Researchers claim electrodialysis good for fracking reuse

Researchers from the Massachusetts Institute of Technology (MIT) and Saudi Arabia's King Fahd University of Petroleum and Minerals have claimed to have found an economical way to use electrodialysis for removing salt from water produced in hydraulic fracturing (fracking) for shale gas.

In a report, MIT's John Lienhard and five co-authors said they had found that high-salinity water produced during fracking can be treated through a succession of stages of electrodialysis. The water could be cleaned up enough to enable its reuse in fracking operations, significantly reducing the amount of water needed from other sources, they said. The water could not, however, be cleaned to the point where it would be potable. Prior to desalination, chemical impurities in the water would need to be removed using conventional filtration.

Electrodialysis, had been available for decades but has not been considered a viable candidate for extremely high-salinity water.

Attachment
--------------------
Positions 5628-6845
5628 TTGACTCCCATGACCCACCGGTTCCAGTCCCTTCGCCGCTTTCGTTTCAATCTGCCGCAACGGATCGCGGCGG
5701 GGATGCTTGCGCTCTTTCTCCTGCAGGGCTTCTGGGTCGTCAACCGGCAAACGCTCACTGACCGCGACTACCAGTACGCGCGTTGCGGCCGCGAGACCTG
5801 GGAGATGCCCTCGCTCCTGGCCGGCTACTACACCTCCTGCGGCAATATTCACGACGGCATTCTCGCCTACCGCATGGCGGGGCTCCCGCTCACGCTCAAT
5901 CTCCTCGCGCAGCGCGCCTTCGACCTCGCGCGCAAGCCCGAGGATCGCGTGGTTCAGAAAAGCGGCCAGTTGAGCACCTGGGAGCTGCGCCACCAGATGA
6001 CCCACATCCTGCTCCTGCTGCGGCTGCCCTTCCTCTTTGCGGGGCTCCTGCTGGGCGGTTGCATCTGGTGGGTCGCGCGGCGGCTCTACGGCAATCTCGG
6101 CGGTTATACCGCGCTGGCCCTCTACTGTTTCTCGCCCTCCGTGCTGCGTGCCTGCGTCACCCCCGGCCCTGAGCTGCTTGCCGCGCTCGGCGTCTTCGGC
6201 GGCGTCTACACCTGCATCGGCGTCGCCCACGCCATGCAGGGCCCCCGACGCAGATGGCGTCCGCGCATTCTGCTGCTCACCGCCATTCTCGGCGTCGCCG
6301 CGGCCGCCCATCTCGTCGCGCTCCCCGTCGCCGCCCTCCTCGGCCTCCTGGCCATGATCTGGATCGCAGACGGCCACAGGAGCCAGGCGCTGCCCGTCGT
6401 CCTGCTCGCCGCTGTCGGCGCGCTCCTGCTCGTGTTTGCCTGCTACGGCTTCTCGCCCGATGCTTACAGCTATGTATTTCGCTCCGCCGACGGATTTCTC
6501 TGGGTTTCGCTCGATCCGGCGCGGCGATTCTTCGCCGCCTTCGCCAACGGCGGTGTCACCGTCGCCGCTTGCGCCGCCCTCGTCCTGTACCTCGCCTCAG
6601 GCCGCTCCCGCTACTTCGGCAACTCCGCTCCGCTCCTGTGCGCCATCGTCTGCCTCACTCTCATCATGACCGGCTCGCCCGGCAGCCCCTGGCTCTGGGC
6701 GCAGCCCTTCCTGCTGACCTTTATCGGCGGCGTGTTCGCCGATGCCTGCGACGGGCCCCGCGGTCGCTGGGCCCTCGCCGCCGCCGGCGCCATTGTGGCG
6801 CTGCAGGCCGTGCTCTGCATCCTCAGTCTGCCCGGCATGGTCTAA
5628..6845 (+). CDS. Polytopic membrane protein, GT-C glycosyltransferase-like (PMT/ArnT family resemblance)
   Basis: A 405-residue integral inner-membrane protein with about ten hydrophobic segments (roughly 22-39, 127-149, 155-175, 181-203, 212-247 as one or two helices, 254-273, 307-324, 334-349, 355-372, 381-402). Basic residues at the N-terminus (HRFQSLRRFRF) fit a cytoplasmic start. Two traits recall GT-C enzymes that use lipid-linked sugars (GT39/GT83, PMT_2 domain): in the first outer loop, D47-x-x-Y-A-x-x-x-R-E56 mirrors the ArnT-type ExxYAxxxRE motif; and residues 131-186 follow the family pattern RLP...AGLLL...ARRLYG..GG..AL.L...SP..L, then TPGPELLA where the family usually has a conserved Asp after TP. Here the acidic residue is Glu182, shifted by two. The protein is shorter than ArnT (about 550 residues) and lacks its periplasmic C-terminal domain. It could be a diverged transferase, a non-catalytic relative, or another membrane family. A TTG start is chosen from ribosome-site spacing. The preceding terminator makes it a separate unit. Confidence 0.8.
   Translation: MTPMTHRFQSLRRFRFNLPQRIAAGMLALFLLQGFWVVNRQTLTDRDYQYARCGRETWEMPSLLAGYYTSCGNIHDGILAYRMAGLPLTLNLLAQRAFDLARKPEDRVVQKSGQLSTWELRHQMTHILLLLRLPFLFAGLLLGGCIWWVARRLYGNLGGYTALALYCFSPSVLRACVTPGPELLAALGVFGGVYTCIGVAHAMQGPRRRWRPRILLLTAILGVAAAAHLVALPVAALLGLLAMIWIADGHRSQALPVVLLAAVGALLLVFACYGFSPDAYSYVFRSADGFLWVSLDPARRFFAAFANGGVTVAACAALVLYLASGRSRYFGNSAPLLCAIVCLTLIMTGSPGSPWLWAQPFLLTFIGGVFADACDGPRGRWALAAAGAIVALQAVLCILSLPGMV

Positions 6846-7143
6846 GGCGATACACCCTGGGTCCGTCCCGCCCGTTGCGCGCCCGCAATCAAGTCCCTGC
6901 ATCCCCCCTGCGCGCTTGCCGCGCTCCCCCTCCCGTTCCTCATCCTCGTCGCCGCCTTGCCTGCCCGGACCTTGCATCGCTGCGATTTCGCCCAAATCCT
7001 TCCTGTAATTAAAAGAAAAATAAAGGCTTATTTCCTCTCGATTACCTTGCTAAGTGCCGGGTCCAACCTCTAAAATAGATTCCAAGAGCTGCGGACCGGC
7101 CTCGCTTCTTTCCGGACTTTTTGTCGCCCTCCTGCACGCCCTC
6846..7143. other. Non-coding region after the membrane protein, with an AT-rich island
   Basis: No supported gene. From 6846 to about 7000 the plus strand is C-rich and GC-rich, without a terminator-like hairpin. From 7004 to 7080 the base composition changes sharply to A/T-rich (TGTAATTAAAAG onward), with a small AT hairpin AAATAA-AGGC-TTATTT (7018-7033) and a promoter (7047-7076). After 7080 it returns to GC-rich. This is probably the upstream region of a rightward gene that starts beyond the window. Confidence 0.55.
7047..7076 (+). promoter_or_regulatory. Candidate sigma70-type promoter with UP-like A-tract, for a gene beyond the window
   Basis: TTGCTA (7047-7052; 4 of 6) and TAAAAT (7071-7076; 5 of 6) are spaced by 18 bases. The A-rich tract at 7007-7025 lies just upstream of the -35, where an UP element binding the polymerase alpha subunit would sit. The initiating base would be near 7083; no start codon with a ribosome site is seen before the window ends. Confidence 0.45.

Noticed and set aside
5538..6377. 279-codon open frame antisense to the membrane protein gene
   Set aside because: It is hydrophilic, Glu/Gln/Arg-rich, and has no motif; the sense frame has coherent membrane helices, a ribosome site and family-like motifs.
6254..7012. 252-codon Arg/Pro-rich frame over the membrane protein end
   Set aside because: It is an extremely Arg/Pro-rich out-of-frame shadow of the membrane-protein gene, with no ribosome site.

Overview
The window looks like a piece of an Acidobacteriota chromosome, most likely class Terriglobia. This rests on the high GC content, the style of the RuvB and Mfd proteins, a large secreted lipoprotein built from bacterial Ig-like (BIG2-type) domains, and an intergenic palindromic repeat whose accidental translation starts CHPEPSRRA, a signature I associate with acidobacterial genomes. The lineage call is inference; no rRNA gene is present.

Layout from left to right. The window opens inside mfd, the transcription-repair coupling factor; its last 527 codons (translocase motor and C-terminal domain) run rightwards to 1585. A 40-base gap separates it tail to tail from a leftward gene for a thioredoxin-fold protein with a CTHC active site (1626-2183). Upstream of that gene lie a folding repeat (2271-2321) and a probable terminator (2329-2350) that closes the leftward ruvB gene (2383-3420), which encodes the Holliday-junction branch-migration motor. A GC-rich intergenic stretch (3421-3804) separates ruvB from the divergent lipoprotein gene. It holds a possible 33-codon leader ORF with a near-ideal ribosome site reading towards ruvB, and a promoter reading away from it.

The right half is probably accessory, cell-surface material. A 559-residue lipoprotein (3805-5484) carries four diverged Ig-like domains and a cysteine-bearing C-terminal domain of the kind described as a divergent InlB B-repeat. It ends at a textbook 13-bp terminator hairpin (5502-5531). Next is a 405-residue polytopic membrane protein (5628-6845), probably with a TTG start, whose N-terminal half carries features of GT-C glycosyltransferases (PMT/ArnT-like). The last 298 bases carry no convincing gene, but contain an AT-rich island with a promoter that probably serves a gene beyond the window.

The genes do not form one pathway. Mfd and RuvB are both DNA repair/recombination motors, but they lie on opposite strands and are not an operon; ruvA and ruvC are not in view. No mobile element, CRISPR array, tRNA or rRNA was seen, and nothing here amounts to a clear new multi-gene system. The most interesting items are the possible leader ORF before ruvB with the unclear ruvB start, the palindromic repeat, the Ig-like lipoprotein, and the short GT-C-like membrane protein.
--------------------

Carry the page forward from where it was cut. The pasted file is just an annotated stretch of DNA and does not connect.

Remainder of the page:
"Electrodialysis is generally thought of as being advantageous for relatively low- salinity water," said Lienhard, but the team's research indicates that high-salinity water produced during fracking can be treated effectively through a succession of stages of electrodialysis.

The costs of installing an electrodialysis system compare favourably to other, widely used systems for dealing with produced water, according to the researchers. But there remained hurdles to be cleared before the process could be put into use. The application would require the development of new equipment. And the researchers were uncertain how well electrodialysis membranes would hold up under exposure to water containing traces of oil or gas.


| Massachusetts | Produced Water

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